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    Two teenagers charged with false fire alarms in Roslindale

    Two 14-year-old boys are to appear in court after being caught pulling a firebox alarm in Roslindale on Thursday, said Steve MacDonald, spokesman for the Boston Fire Department.

    The call boxes are placed at many locations in the city as a backup system for people to ­report an emergency if other methods fail.

    “You pull the lever; we show up,” MacDonald said in a telephone interview Friday.


    Once a firebox lever is pulled, a fire truck and a fire ­engine respond to the scene within four minutes, he said.

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    But firefighters spotted a trend of false alarms coming from the call box on the corner of Brown Avenue and Rowe Street in Roslindale.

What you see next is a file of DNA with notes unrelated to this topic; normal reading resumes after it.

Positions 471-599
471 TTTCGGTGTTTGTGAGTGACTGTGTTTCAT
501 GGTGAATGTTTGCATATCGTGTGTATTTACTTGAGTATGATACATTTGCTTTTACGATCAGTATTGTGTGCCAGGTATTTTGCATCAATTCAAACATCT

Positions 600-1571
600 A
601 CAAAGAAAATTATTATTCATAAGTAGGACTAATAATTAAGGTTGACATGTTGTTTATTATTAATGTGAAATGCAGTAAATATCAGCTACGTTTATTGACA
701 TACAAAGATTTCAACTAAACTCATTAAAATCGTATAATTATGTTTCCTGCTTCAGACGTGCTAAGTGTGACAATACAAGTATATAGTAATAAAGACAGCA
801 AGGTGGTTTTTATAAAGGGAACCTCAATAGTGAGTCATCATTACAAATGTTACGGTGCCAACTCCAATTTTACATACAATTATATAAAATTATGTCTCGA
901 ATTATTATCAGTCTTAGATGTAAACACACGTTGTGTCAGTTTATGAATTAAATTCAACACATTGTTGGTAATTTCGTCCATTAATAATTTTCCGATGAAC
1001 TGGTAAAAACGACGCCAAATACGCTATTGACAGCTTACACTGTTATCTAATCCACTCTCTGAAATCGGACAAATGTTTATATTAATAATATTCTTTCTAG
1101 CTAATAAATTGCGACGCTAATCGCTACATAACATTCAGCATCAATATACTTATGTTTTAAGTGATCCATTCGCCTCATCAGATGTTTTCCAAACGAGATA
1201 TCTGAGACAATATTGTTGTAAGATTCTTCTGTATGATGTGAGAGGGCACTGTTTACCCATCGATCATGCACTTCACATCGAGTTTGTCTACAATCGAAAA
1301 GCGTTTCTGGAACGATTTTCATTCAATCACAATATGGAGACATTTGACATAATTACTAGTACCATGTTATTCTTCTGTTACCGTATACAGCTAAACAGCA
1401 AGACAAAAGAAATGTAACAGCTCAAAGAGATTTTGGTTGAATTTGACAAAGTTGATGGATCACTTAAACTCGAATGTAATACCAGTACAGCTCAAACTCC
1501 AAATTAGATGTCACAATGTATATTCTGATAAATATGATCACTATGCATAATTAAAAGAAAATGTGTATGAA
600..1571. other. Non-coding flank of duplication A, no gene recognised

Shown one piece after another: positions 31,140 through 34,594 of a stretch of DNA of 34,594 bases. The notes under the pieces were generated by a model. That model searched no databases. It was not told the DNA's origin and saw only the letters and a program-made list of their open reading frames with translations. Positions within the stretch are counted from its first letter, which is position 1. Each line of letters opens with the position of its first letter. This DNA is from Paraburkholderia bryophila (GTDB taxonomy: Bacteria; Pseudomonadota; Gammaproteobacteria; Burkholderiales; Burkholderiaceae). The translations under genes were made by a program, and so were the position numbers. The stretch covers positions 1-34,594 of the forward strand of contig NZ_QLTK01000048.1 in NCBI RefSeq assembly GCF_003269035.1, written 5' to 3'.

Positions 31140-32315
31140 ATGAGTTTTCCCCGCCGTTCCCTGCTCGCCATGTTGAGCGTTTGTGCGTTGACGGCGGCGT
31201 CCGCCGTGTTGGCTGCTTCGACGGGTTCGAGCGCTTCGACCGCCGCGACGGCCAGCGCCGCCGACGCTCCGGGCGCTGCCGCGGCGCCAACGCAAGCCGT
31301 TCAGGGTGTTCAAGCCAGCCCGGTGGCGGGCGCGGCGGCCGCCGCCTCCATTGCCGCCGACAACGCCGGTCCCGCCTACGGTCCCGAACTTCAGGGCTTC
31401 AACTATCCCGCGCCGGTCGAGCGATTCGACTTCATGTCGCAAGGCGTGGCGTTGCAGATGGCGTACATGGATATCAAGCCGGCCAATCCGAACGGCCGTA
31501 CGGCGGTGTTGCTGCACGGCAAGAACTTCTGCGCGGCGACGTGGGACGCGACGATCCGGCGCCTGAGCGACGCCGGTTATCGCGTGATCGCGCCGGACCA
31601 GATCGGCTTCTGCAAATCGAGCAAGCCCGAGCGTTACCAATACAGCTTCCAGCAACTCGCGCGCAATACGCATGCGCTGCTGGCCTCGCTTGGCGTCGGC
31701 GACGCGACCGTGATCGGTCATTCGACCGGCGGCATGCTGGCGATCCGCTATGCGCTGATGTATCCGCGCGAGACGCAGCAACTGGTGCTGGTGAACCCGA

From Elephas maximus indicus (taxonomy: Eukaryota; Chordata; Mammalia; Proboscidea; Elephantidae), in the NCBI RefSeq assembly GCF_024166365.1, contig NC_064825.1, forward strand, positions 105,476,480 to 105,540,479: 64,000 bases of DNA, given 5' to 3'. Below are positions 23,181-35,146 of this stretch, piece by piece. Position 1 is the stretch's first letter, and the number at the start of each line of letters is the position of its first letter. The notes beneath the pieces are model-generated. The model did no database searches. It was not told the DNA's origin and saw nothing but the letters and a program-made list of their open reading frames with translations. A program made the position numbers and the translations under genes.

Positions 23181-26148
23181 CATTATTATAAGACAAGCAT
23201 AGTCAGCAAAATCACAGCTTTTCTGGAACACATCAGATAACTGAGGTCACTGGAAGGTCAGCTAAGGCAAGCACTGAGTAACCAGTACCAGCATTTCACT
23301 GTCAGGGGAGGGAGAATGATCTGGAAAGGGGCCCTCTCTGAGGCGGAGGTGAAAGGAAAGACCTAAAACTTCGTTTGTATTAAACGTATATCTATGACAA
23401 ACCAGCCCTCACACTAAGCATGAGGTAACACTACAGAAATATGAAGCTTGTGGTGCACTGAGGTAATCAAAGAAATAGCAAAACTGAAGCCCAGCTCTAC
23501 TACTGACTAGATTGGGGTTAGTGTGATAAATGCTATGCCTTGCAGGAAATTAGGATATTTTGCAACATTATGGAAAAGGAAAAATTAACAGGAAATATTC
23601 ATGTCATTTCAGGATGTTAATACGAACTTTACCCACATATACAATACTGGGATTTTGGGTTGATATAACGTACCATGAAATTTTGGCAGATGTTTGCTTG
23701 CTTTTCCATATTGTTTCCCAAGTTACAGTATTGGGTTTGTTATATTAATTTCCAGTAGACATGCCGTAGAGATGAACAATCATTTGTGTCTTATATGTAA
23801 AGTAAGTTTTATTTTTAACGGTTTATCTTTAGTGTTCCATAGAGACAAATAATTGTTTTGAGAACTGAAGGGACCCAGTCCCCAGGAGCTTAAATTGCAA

“It was falsely being pulled, roughly in the same time period over the past couple weeks,” he said.

    The fire investigation unit sent a surveillance crew to the Roslindale intersection Thursday afternoon to wait for the perpetrators, he said.

    “At 2 p.m. they saw two 14-year-old boys go up to the street box and pull the lever,” ­MacDonald said.


    The fire investigators detained the two boys, recorded their information, and issued a summons for them to appear in court, he said.

    A clerk magistrate will ­decide whether to send the case to court or impose other ­options, such as having the teenagers attend counseling classes, ­MacDonald said. “It’ll depend on the circumstances and the background of the two teenagers who did it.”

    MacDonald was not sure exact­ly how many times the firebox had been falsely pulled, but said it was “enough to draw the attention of the investigators.”

    Maintaining the firebox systems costs less than 1 percent of the department’s budget, he said. “They’re a backup system or a redundancy in how people can notify us for emergencies. We acknowledge that most people use telephones or cellphones to call for help.”

    The call systems are especially important because they use underground wires and would work in case of a blackout or cell towers that are down, he said. There is also no language barrier for people to report an emergency.

    Melissa Werthmann can be reached at